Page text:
Wednesday, November 7, 2012

The Origin of Spaces

Claiming territory

Claiming a piece of the earth is in our nature.  Native Americans were very clear on what was their tribal territory and fought to acquire and defend what was their “hunting ground”. Virtually all wars have been fought over territory. We scuffled with friends over what was ours and what was theirs.
In the tamer setting of a landscape we are reassured to see signs of ownership: a gate, a house, cottage, or shed, a plot of land that is cultivated.  The way these places are cultivated tells us so much about the owner, their sense of order or disorder, their tastes in color, form, and organization, cultures they are fond of evidenced by their copying of style, and the size of their endeavor.  It is impossible to work a piece of this earth without leaving evidence of your personality on the land.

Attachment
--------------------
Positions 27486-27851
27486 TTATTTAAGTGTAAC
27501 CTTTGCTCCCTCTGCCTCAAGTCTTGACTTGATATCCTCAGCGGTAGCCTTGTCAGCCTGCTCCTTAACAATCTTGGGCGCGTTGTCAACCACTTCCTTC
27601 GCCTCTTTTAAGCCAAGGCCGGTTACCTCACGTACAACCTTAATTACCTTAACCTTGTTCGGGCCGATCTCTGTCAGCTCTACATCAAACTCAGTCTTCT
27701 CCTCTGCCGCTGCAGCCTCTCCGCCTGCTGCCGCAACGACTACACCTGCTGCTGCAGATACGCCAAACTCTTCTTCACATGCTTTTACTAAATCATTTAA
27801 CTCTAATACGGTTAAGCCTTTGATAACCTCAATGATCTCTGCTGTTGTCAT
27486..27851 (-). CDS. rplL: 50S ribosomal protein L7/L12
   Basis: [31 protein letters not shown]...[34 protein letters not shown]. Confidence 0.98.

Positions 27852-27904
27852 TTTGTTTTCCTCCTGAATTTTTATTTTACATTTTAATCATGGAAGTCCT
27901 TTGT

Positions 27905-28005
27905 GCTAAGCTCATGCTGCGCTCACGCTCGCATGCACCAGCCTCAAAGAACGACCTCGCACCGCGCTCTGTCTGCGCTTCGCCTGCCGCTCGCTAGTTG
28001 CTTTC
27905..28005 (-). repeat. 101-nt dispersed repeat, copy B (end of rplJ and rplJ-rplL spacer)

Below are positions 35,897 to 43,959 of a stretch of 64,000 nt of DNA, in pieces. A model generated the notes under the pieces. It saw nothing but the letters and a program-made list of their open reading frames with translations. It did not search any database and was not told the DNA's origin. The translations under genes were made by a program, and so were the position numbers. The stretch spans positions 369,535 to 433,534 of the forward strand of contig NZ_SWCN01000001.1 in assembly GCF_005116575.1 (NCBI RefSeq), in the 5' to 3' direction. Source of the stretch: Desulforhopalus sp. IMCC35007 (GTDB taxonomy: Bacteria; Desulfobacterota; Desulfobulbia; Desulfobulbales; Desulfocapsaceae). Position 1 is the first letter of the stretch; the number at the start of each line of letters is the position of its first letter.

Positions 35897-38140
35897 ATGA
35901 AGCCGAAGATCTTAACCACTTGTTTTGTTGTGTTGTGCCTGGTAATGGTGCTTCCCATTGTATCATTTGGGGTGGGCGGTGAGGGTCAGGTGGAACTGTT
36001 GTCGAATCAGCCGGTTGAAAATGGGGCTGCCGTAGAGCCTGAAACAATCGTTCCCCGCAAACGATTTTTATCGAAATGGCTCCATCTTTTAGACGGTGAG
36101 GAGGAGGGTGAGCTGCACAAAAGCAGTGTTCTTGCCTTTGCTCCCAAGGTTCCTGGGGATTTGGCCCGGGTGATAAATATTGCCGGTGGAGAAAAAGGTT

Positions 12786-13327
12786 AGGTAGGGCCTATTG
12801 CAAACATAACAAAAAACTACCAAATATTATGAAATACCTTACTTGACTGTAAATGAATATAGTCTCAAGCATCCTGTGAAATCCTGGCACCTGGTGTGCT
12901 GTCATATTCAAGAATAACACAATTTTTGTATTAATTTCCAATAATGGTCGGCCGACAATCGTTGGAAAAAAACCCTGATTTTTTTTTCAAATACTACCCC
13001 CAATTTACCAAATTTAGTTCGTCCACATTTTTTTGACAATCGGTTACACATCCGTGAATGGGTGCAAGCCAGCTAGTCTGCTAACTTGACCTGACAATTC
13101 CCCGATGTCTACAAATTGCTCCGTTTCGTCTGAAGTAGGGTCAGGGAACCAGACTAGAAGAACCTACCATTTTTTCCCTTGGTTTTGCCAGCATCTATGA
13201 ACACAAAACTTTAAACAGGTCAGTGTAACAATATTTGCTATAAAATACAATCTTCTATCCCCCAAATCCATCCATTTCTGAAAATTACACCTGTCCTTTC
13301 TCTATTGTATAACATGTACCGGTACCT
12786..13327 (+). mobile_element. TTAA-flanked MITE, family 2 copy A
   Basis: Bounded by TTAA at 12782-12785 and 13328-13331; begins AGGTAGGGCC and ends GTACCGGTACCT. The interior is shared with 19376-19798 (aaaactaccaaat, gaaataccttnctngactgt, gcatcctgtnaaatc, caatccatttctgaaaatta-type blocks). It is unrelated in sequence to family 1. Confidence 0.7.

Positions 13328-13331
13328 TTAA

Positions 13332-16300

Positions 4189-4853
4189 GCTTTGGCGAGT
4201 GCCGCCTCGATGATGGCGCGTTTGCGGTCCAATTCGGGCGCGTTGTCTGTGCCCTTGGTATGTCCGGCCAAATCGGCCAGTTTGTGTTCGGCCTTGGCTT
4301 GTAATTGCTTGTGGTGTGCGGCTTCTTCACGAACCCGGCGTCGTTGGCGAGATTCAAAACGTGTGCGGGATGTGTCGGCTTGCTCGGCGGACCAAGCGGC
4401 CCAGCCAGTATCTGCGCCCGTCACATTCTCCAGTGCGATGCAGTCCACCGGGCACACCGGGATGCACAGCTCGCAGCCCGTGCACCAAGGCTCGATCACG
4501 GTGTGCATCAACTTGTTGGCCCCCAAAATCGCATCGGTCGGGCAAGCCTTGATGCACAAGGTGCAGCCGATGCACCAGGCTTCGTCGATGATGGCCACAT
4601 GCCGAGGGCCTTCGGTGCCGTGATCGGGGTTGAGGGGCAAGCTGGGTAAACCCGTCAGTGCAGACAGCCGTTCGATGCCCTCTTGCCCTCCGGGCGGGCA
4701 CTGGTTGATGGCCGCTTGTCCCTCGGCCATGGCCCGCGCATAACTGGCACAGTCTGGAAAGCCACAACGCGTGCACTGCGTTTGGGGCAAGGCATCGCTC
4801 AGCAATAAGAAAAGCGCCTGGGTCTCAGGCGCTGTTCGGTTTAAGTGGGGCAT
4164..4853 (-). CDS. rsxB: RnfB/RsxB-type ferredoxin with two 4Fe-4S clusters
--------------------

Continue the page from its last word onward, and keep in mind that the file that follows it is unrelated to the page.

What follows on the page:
Although this is borrowed from my other blog: 
I apply this awareness to the spaces within which a brick oven might be built.  In all of the settings where I have built a brick oven, I needed to acknowledge the central place bread and fire have played in our history and so arrange the oven environment in a harmonious way.
All of the posts on that blog grew out of my work as a landscape designer.  See:

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